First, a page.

Book Review: The Invisible Library by Genevieve Cogman

Invisible Library Cover ArtTitle : The Invisible Library

Author : Genevieve Cogman

Publisher : Roc Trade Paperback Original

Release date : June 14th, 2016

Rating : 3.5/5

Synopsis (from Goodreads) :

Irene is a professional spy for the mysterious Library, which harvests fiction from different realities. And along with her enigmatic assistant Kai, she’s posted to an alternative London. Their mission – to retrieve a dangerous book. But when they arrive, it’s already been stolen. London’s underground factions seem prepared to fight to the very death to find her book.

Adding to the jeopardy, this world is chaos-infested – the laws of nature bent to allow supernatural creatures and unpredictable magic. Irene’s new assistant is also hiding secrets of his own.

Soon, she’s up to her eyebrows in a heady mix of danger, clues and secret societies. Yet failure is not an option – the nature of reality itself is at stake.

Review :

The Invisible Library’s world isn’t perfect, but in my bookworm’s opinion, it has so much potential that I could drown in it!

This trilogy (yep, already two books are out in Europe) bathes in a pool of possibilities; possibility to go deeper into each character, possibility to expand this series and generate spin-offs à la Mortal Instruments, possibility to explore all the alternate worlds mentioned throughout the book. I am positively amazed at the potential of this world Cogman created! However, all this potential had me realizing that there was, in my opinion, too much action and not enough substance; all my unanswered questions and some loose ends left me unsatisfied. But still I cannot wait to read the second book!

From the summary, I thought this would be a classic fantasy read, you know? It would have meant an elegant and solemn prose, precise and extended vocabulary, but that’s not what I encountered when I turned on the first page. It remains, after all, a YA series. It was, first of all, pretty clear that this was Cogman’s debut novel, as the writing is a bit inconsistent and disorganized. But just a bit, though, no more. The protagonist Irene’s voice dominated the novel, and considering how “young” she is, Cogman felt the need to add those YA-typical unnecessary bits of thoughts and “attitude” or, like we call it these days, sassiness. Unfortunately, Irene’s voice took away the mystery and the foreignness of what this book could have been, considering the highly intriguing concept of an out-of-this-world Library, alternate worlds and espionage.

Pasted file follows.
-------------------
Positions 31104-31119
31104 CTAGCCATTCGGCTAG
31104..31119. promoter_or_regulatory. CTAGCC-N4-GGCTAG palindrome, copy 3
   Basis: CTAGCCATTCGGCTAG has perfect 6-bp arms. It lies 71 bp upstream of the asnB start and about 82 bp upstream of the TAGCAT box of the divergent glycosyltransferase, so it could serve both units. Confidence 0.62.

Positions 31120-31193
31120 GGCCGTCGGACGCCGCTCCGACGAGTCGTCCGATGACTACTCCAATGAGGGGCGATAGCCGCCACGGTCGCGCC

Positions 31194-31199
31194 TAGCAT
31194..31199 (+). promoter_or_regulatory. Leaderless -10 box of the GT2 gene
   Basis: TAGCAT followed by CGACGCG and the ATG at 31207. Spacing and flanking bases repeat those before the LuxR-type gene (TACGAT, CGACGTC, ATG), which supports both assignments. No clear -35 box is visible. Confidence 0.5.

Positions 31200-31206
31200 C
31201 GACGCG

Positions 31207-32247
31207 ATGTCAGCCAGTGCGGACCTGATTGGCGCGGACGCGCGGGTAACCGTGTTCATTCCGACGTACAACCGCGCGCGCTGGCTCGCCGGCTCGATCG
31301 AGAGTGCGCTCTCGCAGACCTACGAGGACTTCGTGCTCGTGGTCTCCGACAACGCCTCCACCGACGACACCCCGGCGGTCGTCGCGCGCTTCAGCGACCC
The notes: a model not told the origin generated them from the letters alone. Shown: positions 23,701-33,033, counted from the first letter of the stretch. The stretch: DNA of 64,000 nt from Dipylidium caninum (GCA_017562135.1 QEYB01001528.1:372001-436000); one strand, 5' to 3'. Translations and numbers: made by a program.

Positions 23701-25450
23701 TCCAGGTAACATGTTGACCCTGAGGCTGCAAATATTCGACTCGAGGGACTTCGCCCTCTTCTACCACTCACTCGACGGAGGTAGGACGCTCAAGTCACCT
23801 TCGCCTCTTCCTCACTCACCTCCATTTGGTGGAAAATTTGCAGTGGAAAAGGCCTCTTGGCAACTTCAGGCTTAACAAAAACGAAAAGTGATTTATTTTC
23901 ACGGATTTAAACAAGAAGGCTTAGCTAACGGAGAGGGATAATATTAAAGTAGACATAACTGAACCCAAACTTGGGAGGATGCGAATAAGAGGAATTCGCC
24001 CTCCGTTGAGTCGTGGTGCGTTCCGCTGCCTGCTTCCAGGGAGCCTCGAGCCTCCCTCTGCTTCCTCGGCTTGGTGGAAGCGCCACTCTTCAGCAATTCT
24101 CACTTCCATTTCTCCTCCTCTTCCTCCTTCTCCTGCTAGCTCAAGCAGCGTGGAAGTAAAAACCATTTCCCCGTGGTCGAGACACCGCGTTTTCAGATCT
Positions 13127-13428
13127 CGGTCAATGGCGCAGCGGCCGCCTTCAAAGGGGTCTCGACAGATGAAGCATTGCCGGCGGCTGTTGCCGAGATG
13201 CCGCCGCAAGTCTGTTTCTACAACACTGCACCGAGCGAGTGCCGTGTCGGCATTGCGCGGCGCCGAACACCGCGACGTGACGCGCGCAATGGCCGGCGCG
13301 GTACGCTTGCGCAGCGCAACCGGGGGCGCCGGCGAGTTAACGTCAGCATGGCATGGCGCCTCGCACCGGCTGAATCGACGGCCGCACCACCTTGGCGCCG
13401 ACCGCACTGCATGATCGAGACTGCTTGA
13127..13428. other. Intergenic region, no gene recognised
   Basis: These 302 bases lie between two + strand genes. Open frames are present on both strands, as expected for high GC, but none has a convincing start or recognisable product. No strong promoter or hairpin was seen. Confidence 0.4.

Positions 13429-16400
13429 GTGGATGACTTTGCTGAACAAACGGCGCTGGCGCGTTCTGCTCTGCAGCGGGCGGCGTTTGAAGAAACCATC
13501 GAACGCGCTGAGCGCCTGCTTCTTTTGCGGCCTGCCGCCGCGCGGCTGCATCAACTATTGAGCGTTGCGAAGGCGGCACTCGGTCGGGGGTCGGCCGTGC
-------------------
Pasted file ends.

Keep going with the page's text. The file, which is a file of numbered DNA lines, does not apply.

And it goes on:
After I got over my disappointment, though, I was quickly drawn in by the spy thing. The author demonstrates many spy reflexes and techniques, while not being too heavy on the stuff, but just enough to make it exciting and feel like you could pull off those tricks and look totally badass. What also drew me in was the world. Can you imagine? Alternate worlds, an Invisible Library existing between them, Library agents going in those worlds to take precious books and encountering fictional creatures, like werewolves and vampires and faes. However, the way Cogman presented her world left to be desired. “Slowly but surely” would apply here; I could even add a “too slowly”. It was so slow, even, that I got confused many times at the beginning, and even nearing the middle. Needless to say, my frustration flared up quite a few times.

For the characters themselves, what I liked most was their imperfection. Kai got my heart beating on his first appearance, not because he’s good-looking, but because he’s a novice: he’s inexperienced, curious, eager to learn, eager to come up with smart ideas and solutions to please his mentor. Just a little puppy wagging his tail! Irene is a spy, but a junior spy, prone to mistakes, and not always the best. She’s not a Bond or a Bourne, she’s still learning, and sometimes lets her emotions have the better of her. Most importantly, she learns to trust herself and to tackle difficult questions about her circumstances and the Library. Their imperfection creates perfect moments of laughter, moments to enjoy and cherish because their situation is quite dark indeed. The tension between Kay and Irene was unnecessary, but very entertaining and helped to add some lightness in their mission.

The Invisible Library’s was a thrilling adventure, where dragons and faes and other creatures mingle, and anything can happen at the turn of a page!

Picture sources : 1, 2

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